The victory of the center-left in Colombia’s presidential elections reignited the discussion about the possibility of a new stage of progressivism in Latin America, similar to what the region experienced in the early 2000s, classified as “the decade won”.
Gustavo Petro and Francia Márquez did not come to power alone. If in January 2021, the balance was heavy for conservatism, with governments advocating a liberal agenda in the economy and budget cuts for social areas, now there are at least 14 rulers akin to the left in Latin America and the Caribbean.
Given this scenario, the possibility of the election of Luiz Inácio Lula da Silva (PT) as president of Brazil, in October this year, raises expectations about a new period of regional integration.
“Now, more than ever, we have the possibility to recover, strengthen and definitively establish a modality of integration without the influence of the USA, which looks at the interests and needs of the peoples of Latin America and, for that, the international context helps us because it highlights the weakness of the Western model”, comments Tibisay Serrada, sociologist and professor at the Central University of Venezuela (UCV).
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Unasur, Mercosur and Celac
In the first stage of the predominance of progressivism in the region, in the early 2000s, some instruments were created, such as the Union of South American Nations (Unasur) and the Community of Latin American and Caribbean States (Celac), which could be driven by the new center-left governments.
The Southern Common Market (Mercosur), currently under the pro-tempore presidency of Brazil, was created in 1991, but experienced the height of commercial exchange with governments at the beginning of the so-called decade.
In 2013, the total exports of the bloc countries totaled US$ 432 billion. In the same year, intra-bloc trade totaled US$ 61 billion and represented 14.1% of the member countries’ total exports.
“In the last six years, we have been experiencing a process of economic and commercial disintegration, with the decrease in intraregional trade, which is concomitant with a process of political fragmentation and polarization between and within countries”, analyzes the economist and technician at the Institute of Applied Economic Research (IPEA) Pedro Silva Barros.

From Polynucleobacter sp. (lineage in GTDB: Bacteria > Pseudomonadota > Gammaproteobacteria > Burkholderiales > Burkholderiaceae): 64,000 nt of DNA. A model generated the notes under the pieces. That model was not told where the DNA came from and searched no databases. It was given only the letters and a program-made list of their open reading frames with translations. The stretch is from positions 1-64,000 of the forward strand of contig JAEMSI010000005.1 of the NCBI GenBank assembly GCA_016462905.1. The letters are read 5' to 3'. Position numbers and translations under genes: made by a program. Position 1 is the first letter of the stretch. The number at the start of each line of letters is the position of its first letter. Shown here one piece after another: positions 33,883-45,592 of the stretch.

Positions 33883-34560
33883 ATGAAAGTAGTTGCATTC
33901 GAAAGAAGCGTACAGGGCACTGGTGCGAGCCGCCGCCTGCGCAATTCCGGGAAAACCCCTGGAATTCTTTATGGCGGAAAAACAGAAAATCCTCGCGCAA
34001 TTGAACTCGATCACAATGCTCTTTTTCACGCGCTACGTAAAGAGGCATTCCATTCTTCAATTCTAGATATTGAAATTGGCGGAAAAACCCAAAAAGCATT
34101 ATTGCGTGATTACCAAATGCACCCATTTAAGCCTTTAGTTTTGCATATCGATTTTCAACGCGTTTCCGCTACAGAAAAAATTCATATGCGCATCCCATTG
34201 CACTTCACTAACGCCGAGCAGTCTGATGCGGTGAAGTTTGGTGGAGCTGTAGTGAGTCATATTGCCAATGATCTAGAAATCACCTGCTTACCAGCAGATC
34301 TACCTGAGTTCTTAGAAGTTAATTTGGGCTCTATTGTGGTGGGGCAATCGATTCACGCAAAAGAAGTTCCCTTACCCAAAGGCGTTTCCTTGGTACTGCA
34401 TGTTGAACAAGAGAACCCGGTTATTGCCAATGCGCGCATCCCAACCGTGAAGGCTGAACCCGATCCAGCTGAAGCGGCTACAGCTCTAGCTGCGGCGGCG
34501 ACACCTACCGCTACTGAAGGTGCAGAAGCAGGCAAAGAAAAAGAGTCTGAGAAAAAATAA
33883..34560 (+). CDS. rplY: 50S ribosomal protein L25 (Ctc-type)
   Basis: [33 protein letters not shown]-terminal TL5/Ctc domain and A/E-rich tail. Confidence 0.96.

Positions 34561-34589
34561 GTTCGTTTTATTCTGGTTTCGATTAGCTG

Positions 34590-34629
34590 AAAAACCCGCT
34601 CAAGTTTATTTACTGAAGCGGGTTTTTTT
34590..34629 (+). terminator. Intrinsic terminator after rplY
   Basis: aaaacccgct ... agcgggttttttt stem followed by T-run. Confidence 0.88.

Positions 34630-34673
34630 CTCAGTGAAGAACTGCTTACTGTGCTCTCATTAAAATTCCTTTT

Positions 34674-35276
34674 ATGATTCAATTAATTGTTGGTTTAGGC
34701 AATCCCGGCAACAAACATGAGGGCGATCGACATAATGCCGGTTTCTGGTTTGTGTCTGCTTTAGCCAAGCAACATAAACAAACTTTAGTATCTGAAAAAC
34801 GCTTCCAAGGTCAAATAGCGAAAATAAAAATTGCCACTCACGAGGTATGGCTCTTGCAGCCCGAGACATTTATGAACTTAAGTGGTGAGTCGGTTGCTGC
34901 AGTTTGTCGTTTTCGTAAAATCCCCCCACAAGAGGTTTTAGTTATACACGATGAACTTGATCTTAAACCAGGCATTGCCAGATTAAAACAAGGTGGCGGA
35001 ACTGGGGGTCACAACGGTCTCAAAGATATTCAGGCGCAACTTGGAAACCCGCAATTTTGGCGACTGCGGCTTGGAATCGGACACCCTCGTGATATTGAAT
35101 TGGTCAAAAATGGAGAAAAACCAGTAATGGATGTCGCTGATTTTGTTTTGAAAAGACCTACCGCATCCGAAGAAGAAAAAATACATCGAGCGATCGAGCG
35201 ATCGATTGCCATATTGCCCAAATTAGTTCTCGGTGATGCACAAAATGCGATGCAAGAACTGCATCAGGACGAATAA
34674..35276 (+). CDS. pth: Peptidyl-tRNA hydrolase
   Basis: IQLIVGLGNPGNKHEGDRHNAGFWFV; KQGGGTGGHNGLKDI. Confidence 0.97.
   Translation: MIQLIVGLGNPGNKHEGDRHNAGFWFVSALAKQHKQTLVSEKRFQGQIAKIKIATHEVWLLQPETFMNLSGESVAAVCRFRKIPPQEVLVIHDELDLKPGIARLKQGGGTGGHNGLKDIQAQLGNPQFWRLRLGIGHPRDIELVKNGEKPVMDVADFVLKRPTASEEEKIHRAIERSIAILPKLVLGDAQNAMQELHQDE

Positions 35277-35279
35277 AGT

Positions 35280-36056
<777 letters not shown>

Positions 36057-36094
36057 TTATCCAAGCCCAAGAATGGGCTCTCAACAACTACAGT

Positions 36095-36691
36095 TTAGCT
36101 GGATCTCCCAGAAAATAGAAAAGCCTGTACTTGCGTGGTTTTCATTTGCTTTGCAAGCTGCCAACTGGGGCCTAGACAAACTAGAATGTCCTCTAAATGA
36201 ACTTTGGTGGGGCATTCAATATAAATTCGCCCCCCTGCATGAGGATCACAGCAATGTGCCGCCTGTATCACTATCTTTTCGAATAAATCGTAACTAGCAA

After the last Summit of the Americas, held in Los Angeles between June 6 and 10, CELAC, which brings together all the countries in the region, once again appeared as an alternative to the Organization of American States (OAS).
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“Latin America is going through a good moment, because the general crisis of the Western capitalist model opens up the possibility of strengthening resistance to elements that seemed impossible to abandon, such as the dollar, US-controlled organisms and even trade relations with multinationals controlled from the US”, analyzes Tibisay Serrada.
Lima Group, Prosul and OAS
In addition to abandoning integration bodies created by their predecessors, the latest wave of conservative governments in the region, marked by the rise of Jair Bolsonaro (PL) in Brazil; Mauricio Macri in Argentina; Iván Duque in Colombia; Lenin Moreno and Guillermo Lasso in Ecuador; and Sebastián Piñera in Chile, also tried to promote new diplomatic initiatives.
Within the OAS, in 2017, the Lima Group was created, between Argentina, Brazil, Chile, Costa Rica, Colombia, Ecuador, Panama, Peru, Mexico, Paraguay and Uruguay, to promote hostile acts against Venezuela, arguing that the country crisis put the region at risk. From the Lima Group came the proposal to activate the Inter-American Treaty of Reciprocal Assistance (TIAR)which provides for the deployment of troops to deter some regional threat.